Welcome to Word Soup Wednesday! While the television present The Soup brings you “the stselection, obscure and entirely unbelievable moments in pop society, celebrity news and also truth TV,” Word Soup brings you those starray, obscure, unbelievable (and sometimes NSFW) words from talk shows, sitcoms, dramas, and also simply about anything else on TV.

You are watching: Take it on the arches

bug

Corcoran: “My leg’s been bugging me.”

“La Tempete,” Copper, September 16, 2012

Anachronism alert! While Copper takes location in 1864, bug interpretation “to annoy, pester” originated in 1949, claims the Online Etymology Dictionary. For more Copper anachronisms see Prochronisms.

bully pulpit

Nucky : “My name is on that hospital, and also it’s not to administer you via a bully pulpit.”

“Resolution,” Boardwalk Empire, September 16, 2012

A bully pulpit is “an helpful place, as for making one’s views well-known or rallying assistance,” and also was coined by President Teddy Roosevelt in 1904. (This episode takes area in the 1920s.) More words coined by U.S. poccupants.

keen

Eli : “Happy two birthdays ago.”Will: “Pretty keen.”

“Spaghetti & Coffee,” Boardwalk Empire, September 23, 2012

Keen in this conmessage implies “great; splendid; fine,” and originated in the at an early stage 1900s.

mad as a hatter

Cullen : “Sober as a judge, mad as a hatter.”

“Purged Amethod With Blood,” Hell on Wheels, September 16, 2012

Mad as a hatter indicates “demented or crazy,” and also originated around 1829, claims the Online Etymology Dictionary, “supposedly from erratic behavior resulted in by prolonged expocertain to poison mercuric nitprice, offered in making felt hats.”

Mad as March hare is attested from the 1520s, using the “idea of breeding seachild.” Alice’s Adendeavors in Wonderland through its Mad Hatter hare was publiburned in 1865, the same year this episode takes area.

moochacracy

Jon Stewart: “Or the significant tax breaks the government offers the investor course, whose money is taxed at a resources gains rate of 15% as opposed to simple having-a-project earnings which deserve to be taxed as much as 35%. Boy I wish we had a poster boy for that aspect of moochacracy. Oh right.”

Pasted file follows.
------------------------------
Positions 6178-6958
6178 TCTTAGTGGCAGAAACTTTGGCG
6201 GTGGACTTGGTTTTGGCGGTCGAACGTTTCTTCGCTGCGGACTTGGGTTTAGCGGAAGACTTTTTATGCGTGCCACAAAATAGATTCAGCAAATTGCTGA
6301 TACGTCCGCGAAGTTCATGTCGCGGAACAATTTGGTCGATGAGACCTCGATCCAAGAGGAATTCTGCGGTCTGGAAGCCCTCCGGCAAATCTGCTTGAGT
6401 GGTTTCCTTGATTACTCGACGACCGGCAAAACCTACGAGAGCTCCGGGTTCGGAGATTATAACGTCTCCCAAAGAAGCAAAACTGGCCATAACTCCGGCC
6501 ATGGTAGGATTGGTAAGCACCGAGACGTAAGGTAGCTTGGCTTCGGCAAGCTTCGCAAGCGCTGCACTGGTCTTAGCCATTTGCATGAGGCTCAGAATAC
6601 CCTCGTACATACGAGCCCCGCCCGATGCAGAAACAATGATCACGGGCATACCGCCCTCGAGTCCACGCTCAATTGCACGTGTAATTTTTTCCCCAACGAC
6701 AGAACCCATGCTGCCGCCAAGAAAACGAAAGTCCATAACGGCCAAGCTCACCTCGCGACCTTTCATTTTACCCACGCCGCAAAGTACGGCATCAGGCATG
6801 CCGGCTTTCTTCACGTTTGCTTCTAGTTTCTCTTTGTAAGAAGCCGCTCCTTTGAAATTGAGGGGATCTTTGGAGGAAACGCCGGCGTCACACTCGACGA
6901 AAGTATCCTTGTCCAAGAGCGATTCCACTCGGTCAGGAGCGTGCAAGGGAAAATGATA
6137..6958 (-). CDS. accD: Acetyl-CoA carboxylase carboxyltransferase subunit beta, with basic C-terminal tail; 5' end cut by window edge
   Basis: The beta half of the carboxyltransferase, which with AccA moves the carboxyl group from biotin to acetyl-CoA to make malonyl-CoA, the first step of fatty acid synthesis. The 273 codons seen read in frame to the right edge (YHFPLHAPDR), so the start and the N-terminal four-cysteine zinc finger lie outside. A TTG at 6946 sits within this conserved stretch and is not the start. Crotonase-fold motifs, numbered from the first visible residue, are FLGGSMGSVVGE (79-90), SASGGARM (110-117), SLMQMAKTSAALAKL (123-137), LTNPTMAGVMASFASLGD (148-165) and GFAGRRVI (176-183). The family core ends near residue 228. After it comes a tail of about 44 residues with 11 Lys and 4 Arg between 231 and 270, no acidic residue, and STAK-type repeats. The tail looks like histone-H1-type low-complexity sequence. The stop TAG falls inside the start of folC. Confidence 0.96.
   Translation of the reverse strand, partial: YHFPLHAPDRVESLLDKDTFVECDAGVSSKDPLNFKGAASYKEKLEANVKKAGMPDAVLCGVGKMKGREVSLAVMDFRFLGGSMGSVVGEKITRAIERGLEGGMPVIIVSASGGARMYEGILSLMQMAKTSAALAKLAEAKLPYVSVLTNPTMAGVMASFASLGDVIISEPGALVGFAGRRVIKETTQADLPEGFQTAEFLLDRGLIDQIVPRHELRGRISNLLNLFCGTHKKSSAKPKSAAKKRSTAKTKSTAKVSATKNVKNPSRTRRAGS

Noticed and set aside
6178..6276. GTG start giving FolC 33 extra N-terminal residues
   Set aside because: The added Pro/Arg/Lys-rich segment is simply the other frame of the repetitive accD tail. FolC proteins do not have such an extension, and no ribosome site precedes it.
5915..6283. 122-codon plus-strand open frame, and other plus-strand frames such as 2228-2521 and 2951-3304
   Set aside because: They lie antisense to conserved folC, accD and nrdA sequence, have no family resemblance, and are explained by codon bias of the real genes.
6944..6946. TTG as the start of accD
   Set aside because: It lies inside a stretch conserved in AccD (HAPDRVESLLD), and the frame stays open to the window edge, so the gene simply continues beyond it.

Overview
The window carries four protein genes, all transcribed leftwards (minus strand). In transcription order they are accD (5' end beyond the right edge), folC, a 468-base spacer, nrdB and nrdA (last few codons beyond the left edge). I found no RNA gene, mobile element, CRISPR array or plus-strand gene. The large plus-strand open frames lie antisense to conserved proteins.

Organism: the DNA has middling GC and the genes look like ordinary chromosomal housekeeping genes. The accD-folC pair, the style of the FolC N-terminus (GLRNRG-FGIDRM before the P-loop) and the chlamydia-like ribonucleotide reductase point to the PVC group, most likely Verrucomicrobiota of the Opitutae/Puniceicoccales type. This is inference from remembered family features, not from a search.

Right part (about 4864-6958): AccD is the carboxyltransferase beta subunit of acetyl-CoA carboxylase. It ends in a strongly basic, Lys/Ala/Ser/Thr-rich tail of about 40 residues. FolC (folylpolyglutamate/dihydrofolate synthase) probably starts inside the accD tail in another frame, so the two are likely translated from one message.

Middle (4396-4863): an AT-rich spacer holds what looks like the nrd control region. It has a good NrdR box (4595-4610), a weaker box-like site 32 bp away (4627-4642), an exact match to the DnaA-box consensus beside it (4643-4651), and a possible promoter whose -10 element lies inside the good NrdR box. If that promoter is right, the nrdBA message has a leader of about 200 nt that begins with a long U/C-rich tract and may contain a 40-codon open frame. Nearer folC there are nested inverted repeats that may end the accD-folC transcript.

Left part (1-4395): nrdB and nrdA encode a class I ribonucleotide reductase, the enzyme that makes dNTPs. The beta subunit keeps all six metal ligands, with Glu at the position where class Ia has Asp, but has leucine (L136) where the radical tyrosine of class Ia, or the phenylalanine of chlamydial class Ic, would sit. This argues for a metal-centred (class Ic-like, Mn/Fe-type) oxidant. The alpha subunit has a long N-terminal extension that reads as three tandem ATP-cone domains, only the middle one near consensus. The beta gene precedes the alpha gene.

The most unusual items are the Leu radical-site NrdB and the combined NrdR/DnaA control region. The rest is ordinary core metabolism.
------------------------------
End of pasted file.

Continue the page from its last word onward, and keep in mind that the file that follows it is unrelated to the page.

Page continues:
The Daily Sjust how via Jon Stewart, September 19, 2012

Moochacracy is a blfinish of mooch, “to get or try to get somepoint complimentary of charge; sponge,” and also –cracy, “preeminence or government by.” Mooch most likely comes from the Old French muchier, “to hide, skulk,” while –cracy originates from the Greek kratos, “toughness.” Stewart continues:

In 2010, Governor Romney had an changed gross earnings of $21.6 million yet passist just $3 million in federal earnings taxation, or 13.9%. Without the preferential investor taxes code, Romney would have phelp $7.56 million – a federal government subsidy of $4.56 million, or. . . .enough food stamps to feed Mr. Romney through the year 4870.

reboot

Diane Sawyer: “The Romney camp is said to be engineering a reboot.”

The Daily Sexactly how with Jon Stewart, September 18, 2012

Reboot indicates “to rotate (a computer system or operating system) off and also then on again; restart,” and originated in 1971, states the Oxford English Thesaurus (OED). The noun develop originated in 1980.

redistribution

Stephen Colbert: “ dropped the R-bomb! Redistribution, which is simply intricate talk for ‘a black guy is coming for your stuff’! Here’s his vision for America, folks. You pay taxes into a solitary federal firm that pools it and redistributes it throughout the country to construct roads and also bridges, sometimes in claims you don’t live in!”

The Colbert Report, September 19, 2012

Redistribution is “an financial concept or plan that advocates reducing inecharacteristics in the circulation of wealth,” and also originated around 1825, says the OED.

steamy

Eva: “You look steamy, Kevin. Can’t wait to pull those clothes off you later.”

“La Tempete,” Copper, September 16, 2012

Another anachronism. Steamy interpretation “erotic” didn’t come around until 1952, almost 90 years after this episode takes area. Aobtain, for even more Copper anachronisms view Prochronisms.

See more: " I Put A Spell On You Fallout New Vegas Guide, I Put A Spell On You

take it on the arches

Woguy : “Take it on the arches!”

“Resolution,” Boardwalk Empire, September 16, 2012

Take it on the arches is “encouragement for one to relocate along and walk away using one’s foot arches.”

welfare queen

Jon Stewart: “That states nopoint around the real parasites, welfare queens. Public assistance is clearly a course to dependency. I would prefer to see proof otherwise.”Video of Mitt Romney’s mother speaking of Romney’s father: “He was a refugee from Mexico. He was on relief-welfare for the initially years of his life.”

The Daily Show with Jon Stewart, September 18, 2012

Welfare queen is “a pejorative expression offered. . .to define human being who are accsupplied of collecting extreme welfare payments through fraud or manipulation.” The term seems to have actually initially appeared in a 1976 speech by then presidential hopeful Ronald Reagan.

That’s it for this week! Remember, if you view any Word Soup-worthy words, let us understand on Twitter with the hashtag #wordsoup. Your word and Twitter take care of could appear best here!


This entry was posted in national politics, TV, Word Soup and tagged anachronisms, boardwalk empire, colbert report, copper, everyday display, hell on wheels, jon stewart, mitt romney, stephen colbert. Booknote the permaattach.Message navigation
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